A casual game?

Are you a cricketer now finding it increasingly hard to chase balls to the boundary? The good news is that croquet balls stand still while you are trying to hit them!

A bit too fast for you?

The bad news (for ALL cricketers) is that you have to be ACCURATE! Proper hoops are tight, barely wider than the ball, you need to be good at hitting distant balls, and you need to be a good judge of length as well as line too.

The club has several former cricketers amongst its members. They have taken to croquet quickly as it involves some of the same skills and has the same summer season as cricket, and it allows them to get out in the fresh air and continue to enjoy a competitive sport without being too strenuous.

The popular image of croquet is a casual game played by tapping at balls during polite conversation, interrupted from time to time by tea and cucumber sandwiches. Well, that does exist at one end of the spectrum. But did you know that at the other end it is a serious, competitive sport with international Test Matches against Australia, New Zealand and the USA in the top division of the world team championships? (England came second to hosts NZ in the in winter 2013-14, having won it on the previous 7 occasions!)

There are many competitions available for both individuals and teams: club and national tournaments, inter-club leagues, regional and national inter-county tournaments, open championships and world championships. And both national and world rankings for the top players. Click on the links to see some examples.

Formerly a cricket all-rounder and county
chess champion. Still keen on sport, these
days he is a county-level croquet player.

Some people remark knowingly that croquet is a vicious game, all about hitting your opponent's balls off the court. WRONG! - for the traditional game of Association Croquet, anyway. If played properly, quite the opposite is true. The art is to construct breaks, quite like in snooker, and in order to help with that you want to keep your opponent's balls in the middle of the court. Furthermore if you send one of your opponent's balls off the court, in most cases it will end your turn, the last thing you want to happen. (No runs scored for boundaries!)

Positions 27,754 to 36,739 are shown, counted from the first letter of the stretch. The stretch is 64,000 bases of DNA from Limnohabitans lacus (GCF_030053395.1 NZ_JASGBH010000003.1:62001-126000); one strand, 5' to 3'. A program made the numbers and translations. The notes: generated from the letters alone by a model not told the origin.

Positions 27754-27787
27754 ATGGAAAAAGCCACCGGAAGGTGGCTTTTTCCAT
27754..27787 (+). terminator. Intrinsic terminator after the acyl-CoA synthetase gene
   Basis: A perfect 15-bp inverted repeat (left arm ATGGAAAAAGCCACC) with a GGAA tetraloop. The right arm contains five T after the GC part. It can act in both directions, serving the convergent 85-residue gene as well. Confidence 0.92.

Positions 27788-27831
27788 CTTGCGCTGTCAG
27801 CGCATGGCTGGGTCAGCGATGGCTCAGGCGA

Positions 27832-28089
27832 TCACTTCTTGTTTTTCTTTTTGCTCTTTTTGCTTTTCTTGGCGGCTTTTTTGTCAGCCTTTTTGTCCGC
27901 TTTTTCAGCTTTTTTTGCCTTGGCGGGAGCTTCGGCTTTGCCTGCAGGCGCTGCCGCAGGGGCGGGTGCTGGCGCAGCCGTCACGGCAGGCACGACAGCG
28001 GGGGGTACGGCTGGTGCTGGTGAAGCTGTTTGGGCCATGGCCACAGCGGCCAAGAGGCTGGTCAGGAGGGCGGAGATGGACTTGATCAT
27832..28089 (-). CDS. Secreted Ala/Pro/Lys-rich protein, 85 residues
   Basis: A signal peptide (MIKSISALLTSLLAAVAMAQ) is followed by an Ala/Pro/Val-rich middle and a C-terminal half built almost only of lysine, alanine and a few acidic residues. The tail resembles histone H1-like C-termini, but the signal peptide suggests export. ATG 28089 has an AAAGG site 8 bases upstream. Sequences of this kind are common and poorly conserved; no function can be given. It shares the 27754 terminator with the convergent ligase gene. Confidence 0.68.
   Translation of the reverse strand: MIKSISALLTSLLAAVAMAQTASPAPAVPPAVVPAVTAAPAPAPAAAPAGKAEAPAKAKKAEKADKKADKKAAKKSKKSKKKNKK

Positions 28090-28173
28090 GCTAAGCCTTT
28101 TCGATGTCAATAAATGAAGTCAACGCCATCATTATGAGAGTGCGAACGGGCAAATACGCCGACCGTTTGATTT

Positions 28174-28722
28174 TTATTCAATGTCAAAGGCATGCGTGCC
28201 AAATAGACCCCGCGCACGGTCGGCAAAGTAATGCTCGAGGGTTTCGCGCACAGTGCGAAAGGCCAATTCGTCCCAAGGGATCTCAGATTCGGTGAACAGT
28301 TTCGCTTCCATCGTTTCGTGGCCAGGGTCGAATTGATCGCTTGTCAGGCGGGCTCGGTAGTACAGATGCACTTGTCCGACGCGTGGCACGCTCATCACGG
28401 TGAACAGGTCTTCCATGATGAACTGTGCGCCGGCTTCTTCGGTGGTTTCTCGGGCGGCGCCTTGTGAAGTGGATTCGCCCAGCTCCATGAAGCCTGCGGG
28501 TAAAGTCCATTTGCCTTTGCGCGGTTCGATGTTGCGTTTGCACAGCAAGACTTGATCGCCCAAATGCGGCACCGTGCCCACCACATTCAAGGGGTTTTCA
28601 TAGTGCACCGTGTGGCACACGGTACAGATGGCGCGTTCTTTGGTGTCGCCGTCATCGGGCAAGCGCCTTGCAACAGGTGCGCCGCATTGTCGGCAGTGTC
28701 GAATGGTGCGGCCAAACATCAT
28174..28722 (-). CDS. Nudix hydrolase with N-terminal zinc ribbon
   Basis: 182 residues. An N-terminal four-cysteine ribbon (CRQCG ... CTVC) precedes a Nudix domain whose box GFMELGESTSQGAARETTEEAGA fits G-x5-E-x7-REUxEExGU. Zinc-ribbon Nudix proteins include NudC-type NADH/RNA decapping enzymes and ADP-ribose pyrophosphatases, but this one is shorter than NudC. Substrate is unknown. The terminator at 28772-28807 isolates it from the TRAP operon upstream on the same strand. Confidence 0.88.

A club member and former batsman,
still keeping a straight bat
and his eye on the ball

It comes as a surprise to many when they realise the depth of tactical complexity in croquet. As in chess, in a good croquet break you should plan several shots (moves) ahead so that the balls (pieces) are in the right place at the right time. But unlike chess, and more like cricket or snooker, you can't guarantee that a single shot will go exactly where you want it to go. So every choice of shot requires a judgement about the balance of risks: what is the potential upside if you succeed vs. how much would you lose if you fail? Tricky!

The combination of physical ball skills, judgement of risks and tactics is what makes croquet such an intriguing game, and why it often appeals to cricketers used to the need for both skill and thought. W.G. Grace used to play croquet too!

But not everyone is an expert. Croquet can also be enjoyed by novices, and as in cricket there is huge scope for improvement. There is a very effective handicapping system, quite like golf, which really does level the game across all standards of play, such that even a high handicapper stands a decent chance in handicap play against a top player. This is not just hypothetically either! The 5-times world champion sometimes plays in handicap tournaments not far from here against anyone who turns up.

So why not give croquet a try? Just turn up at a regular Watford club session -
you can play for free in up to three of them before being asked to join the club.